Listing 4. Identifying the authorization IDs that hold privileges
select distinct substr(grantee,1,16) as grantee, granteetype, 'Database' from syscat.dbauth union select distinct substr(grantee,1,16) as grantee, granteetype, 'Table space' from syscat.tbspaceauth union select distinct substr(grantee,1,16) as grantee, granteetype, 'Schema' from syscat.schemaauth union select distinct substr(grantee,1,16) as grantee, granteetype, 'Table' from syscat.tabauth union select distinct substr(grantee,1,16) as grantee, granteetype, 'Index' from syscat.indexauth union select distinct substr(grantee,1,16) as grantee, granteetype, 'Column' from syscat.colauth union select distinct substr(grantee,1,16) as grantee, granteetype, 'Package' from syscat.packageauth union select distinct substr(grantee,1,16) as grantee, granteetype, 'Routine' from syscat.routineauth union select distinct substr(grantee,1,16) as grantee, granteetype, 'Server' from syscat.passthruauth order by grantee, granteetype GRANTEE GRANTEETYPE 3 ‑‑‑‑‑‑‑‑‑‑‑‑‑‑‑‑ ‑‑‑‑‑‑‑‑‑‑‑ ‑‑‑‑‑‑‑‑‑‑‑ MELNYK U Database MELNYK U Index MELNYK U Package MELNYK U Table MELNYK U Table space PUBLIC G Database PUBLIC G Package PUBLIC G Routine PUBLIC G Schema PUBLIC G Table PUBLIC G Table space 11 record(s) selected.
There are many other queries that you can construct to retrieve authorization data. Here are two more examples:
Listing 5. Retrieving authorization data
connect to sample Retrieve all authorization names that have explicitly been granted DBADM authority: select distinct grantee from syscat.dbauth where dbadmauth = 'Y' Retrieve a list of the table privileges that you have granted to other users: select * from syscat.tabauth where grantor = user connect reset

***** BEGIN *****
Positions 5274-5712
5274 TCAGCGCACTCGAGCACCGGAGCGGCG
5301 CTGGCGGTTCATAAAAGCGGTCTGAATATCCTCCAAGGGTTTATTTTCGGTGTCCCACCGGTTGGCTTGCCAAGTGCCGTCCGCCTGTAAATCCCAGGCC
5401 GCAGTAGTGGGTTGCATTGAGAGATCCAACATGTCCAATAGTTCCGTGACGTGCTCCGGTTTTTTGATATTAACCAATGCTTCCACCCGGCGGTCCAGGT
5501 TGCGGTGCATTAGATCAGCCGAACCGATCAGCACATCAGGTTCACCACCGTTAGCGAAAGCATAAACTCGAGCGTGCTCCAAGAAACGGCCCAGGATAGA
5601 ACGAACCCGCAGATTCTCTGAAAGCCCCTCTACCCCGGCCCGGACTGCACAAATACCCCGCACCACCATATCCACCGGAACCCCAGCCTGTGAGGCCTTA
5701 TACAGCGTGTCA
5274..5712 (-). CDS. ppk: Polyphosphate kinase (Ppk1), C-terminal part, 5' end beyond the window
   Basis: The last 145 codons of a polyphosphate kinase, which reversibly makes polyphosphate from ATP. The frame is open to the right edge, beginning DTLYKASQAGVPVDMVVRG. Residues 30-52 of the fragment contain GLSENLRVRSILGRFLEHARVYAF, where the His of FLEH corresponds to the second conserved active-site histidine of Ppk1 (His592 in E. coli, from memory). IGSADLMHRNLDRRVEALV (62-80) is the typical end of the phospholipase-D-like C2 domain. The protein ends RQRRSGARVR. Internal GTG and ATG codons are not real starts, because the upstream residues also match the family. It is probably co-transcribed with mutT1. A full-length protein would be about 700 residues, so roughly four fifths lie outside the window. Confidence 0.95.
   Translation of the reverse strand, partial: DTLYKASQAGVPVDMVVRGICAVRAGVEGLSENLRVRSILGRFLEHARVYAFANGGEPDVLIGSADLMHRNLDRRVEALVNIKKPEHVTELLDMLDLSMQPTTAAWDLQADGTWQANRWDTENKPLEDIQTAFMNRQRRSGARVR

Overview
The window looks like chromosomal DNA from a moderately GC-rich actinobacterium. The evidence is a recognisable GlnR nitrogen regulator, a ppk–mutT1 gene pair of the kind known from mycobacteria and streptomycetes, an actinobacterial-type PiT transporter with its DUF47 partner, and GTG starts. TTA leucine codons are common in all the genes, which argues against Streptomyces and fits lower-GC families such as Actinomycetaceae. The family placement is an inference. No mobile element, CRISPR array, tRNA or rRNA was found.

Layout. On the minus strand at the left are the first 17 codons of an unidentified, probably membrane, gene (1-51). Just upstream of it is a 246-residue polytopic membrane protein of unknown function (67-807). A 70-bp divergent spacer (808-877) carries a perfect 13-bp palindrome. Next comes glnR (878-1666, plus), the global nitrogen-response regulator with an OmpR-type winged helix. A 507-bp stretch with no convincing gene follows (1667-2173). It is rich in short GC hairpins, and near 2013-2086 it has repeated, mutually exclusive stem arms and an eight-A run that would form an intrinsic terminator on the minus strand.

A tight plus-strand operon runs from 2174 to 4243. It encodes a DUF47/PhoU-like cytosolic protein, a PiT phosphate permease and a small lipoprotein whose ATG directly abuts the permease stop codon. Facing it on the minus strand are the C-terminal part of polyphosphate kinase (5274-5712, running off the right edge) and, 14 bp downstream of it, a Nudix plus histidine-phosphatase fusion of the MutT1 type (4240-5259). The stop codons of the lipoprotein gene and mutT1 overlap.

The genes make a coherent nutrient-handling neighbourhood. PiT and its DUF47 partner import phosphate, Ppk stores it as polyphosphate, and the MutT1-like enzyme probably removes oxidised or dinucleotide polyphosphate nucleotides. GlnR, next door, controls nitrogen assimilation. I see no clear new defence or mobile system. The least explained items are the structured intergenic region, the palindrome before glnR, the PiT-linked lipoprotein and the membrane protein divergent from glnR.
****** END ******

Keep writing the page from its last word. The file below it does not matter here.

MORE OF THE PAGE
Retrieving data type and routine data
You can use the system catalog views to easily retrieve information about user-defined data types or routines. For example:
Listing 6. Retrieving data type and routine data
connect to sample Retrieve information about all user‑defined types (that is, types whose schema is not SYSIBM): select typeschema, typename, sourcename, metatype from syscat.datatypes where typeschema != 'SYSIBM' Retrieve information about all user‑defined routines (that is, routines whose schema name does not begin with SQL or SYS): select routineschema, routinename, routinetype, origin, language, text from syscat.routines where substr(routineschema,1,3) != 'SQL' and substr(routineschema,1,3) != 'SYS' connect reset
Retrieving constraint data
You can also use the system catalog views to retrieve information about NOT NULL, unique, primary key, foreign key, and table check constraints. For example:
Listing 7. Retrieving constraint data
connect to sample Retrieve a list of all the columns that cannot have a null value, in tables that were created by user MELNYK: select substr(tabname,1,16) as tabname, substr(colname,1,16) as colname, nulls from syscat.columns where tabschema = 'MELNYK' and nulls = 'N' Retrieve a list of tables that have unique constraints (other than primary key) defined on them: "select substr(tabschema,1,16) as tabschema, substr(tabname,1,16) as tabname, keyunique from syscat.tables where keyunique > 0" Retrieve all primary keys that are defined for the SAMPLE database. KEYSEQ contains a non‑null value if a column is part of the primary key for the table to which it belongs. The value represents the column's numerical position within the primary key: select substr(tabschema, 1, 16) as tabschema, substr(tabname, 1, 16) as tabname, substr(colname, 1, 16) as colname, keyseq from syscat.columns where keyseq is not null Retrieve a list of all the columns that participate in a key defined by a unique, primary key, or foreign key constraint. Identify the constraint name and type, as well as the numeric position of the column in the key (initial position is 1): select substr(k.constname,1,20) as constname, t.type, substr(k.tabname,1,20) as tabname, substr(k.colname,1,16) as colname, k.colseq from syscat.keycoluse k, syscat.tabconst t where k.constname = t.constname Retrieve a list of each table check constraint: select substr(constname,1,20) as constname, substr(tabname,1,20) as tabname, substr(text,1,32) as text from syscat.checks connect reset